We have started to work on a second generation of ExaHyPE which we call ExaHyPE 2 (sorry for the lack of originality). The present version can be found on these pages. The new generation is integrated into Peano 4 is automatically shipped with this software.
ExaHyPE is hosted at Leibniz Supercomputing Centre (LRZ) in Munich. We use git for archiving, bug tracking, and integration builds. In principle, ExaHyPE is freely accessible free of charge. While we do grant everybody access to the git repository, we ask people to sign up if they want to push changes. This allows us to keep statistics about our contributing user base and make cases towards our funding agencies. Use the Software/Request access menu entry to get an access.
Our flagship demonstrator codes are hosted in separate git directories. Similar rules to those above apply, though some flagship developers might decide do not immediately publish all application codes built on top of ExaHyPE. These codes are used in their respective application domain and enable young researchers to acquire insight. We don’t want to give away this intellectual property immediately. There are however many example codes shipped with ExaHyPE that are ready to use.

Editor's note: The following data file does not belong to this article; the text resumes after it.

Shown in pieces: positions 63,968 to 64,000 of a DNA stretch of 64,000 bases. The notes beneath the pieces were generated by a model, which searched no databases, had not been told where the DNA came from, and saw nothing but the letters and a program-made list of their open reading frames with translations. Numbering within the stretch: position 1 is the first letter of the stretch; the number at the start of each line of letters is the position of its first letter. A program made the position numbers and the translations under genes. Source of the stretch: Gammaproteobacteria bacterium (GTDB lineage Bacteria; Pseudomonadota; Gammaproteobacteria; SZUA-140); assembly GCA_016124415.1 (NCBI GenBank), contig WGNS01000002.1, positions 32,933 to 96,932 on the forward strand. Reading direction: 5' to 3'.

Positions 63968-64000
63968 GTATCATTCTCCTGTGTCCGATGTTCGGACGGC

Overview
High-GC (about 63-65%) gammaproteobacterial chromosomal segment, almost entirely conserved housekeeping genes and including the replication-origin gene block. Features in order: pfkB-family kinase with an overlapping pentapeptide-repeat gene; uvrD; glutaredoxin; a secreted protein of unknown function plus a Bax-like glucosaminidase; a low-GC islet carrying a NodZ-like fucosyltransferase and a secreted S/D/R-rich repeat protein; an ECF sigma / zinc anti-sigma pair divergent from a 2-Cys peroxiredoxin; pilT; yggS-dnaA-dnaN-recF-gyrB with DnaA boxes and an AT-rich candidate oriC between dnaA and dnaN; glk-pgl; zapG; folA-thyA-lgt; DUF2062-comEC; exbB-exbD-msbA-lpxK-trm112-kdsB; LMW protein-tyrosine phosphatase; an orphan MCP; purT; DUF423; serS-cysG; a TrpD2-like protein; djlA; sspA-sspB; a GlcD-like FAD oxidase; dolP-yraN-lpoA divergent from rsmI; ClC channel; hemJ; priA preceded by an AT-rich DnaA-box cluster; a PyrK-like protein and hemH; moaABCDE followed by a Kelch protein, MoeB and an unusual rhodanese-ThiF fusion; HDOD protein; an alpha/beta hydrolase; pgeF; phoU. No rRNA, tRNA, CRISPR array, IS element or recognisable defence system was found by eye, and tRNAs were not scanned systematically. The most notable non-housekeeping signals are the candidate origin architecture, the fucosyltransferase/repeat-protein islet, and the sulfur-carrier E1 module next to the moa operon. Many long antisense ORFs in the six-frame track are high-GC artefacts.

If you don’t want to sign up for repository access or use git, there is a number of specialised builds available from below:
If you don’t want to sign up for repository access, there is a nightly build (snapshot) available from here.
We have a simple Curvilinear elastic wave equation (earthquake) solver that we use for HPC benchmarks as in the paper “Studies on the energy and deep memory behaviour of a cache-oblivious, task-based hyperbolic PDE solver”. The standalone application is available from here. (Please see the Readme.md file in the root directory for installation instructions.)